As part of its Middle States accreditation process, the George Washington University has developed a comprehensive self-study that evaluates its progress over the past decade.
The purpose of accreditation is to demonstrate that GW is meeting the standards set forth by its regional accrediting agency and the federal government. Without its accreditation, GW would not be able to receive federal funds including Title IV federal financial aid.
The draft self-study will be posted for comment until Friday, Nov. 10, before being finalized and submitted to the Middle States Commission on Higher Education (MSCHE), a voluntary membership association of colleges and university located primarily in the mid-Atlantic region.
The accreditation process, which takes place every 10 years, involves a self-study, a peer review visit conducted by a team of academics and administrators from other institutions and a final ruling on the accreditation status of the institution. MSCHE accreditation applies across the university, regardless of accreditation processes for individual schools or programs. In GW’s last accreditation review, President Thomas LeBlanc, then executive vice president and provost at the University of Miami, served as the chair of the peer review team.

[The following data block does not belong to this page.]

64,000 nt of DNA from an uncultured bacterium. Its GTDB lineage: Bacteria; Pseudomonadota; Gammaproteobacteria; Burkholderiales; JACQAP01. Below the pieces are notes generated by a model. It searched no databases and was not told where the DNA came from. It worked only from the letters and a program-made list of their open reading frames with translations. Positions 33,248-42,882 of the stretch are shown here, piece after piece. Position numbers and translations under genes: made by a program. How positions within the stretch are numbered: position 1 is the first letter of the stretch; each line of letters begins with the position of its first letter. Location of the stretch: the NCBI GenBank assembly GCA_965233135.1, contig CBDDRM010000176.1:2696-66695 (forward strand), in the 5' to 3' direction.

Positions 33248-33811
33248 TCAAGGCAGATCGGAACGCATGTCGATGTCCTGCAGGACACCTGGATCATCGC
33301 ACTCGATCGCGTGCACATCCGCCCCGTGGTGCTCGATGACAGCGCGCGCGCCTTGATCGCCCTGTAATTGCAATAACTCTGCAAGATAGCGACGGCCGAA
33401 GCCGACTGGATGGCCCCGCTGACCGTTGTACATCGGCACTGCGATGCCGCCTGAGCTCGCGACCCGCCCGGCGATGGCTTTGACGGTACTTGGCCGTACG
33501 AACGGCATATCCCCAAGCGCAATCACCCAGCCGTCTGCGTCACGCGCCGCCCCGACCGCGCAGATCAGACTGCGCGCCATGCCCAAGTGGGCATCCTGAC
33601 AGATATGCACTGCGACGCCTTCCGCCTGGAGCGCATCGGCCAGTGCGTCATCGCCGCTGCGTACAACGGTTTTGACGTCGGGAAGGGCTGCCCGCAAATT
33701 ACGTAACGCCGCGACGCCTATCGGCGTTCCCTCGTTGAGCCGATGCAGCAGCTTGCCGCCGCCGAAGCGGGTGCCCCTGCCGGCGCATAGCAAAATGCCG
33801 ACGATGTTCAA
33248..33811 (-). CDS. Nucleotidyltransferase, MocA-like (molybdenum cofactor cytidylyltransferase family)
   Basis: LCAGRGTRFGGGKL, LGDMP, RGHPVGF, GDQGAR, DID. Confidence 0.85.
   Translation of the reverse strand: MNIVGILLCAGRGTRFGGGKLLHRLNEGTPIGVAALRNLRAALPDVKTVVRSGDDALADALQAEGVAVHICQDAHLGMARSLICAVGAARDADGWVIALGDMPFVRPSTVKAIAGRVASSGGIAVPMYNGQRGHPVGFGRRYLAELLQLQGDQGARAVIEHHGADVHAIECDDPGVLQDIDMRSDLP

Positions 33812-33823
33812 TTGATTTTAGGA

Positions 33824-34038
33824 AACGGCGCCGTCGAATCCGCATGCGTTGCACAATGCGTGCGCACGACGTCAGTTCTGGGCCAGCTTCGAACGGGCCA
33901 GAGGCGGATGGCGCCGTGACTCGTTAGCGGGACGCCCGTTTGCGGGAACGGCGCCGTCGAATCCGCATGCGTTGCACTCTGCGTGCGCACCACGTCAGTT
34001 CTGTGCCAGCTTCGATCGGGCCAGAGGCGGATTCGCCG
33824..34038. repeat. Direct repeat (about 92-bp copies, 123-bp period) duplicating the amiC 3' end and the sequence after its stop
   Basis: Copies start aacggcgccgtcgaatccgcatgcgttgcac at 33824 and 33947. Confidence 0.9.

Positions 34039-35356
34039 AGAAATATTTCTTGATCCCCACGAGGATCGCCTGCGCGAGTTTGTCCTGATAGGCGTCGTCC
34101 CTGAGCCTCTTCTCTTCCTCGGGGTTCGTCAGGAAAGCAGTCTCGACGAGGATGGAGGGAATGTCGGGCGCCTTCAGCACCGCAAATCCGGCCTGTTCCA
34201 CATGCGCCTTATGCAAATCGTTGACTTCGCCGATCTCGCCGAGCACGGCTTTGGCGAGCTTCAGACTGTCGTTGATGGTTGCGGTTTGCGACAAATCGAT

The self-study measures progress on a range of criteria, including advancing the university’s mission, ensuring excellence in teaching and scholarship, assessment of the student learning experience, supporting academic success and a positive student experience, and insuring that the institution’s planning processes, resources and structures are aligned and sufficient to fulfill its mission and goals.
The self-study was conducted by a 19-member steering committee, led by Paul Duff, professor of religion, and Cheryl Beil, associate provost for academic planning and assessment, and eight working groups that included representatives from all 10 GW schools.
GW community members can provide feedback on the self-study on the Office of the Provost website or at town halls on the Foggy Bottom and Virginia Science and Technology campuses. The town halls will be held at 4 p.m. Oct. 30 in Marvin Center, room 301, and at noon Nov. 2 in Exploration Hall, room 121, at the VSTC.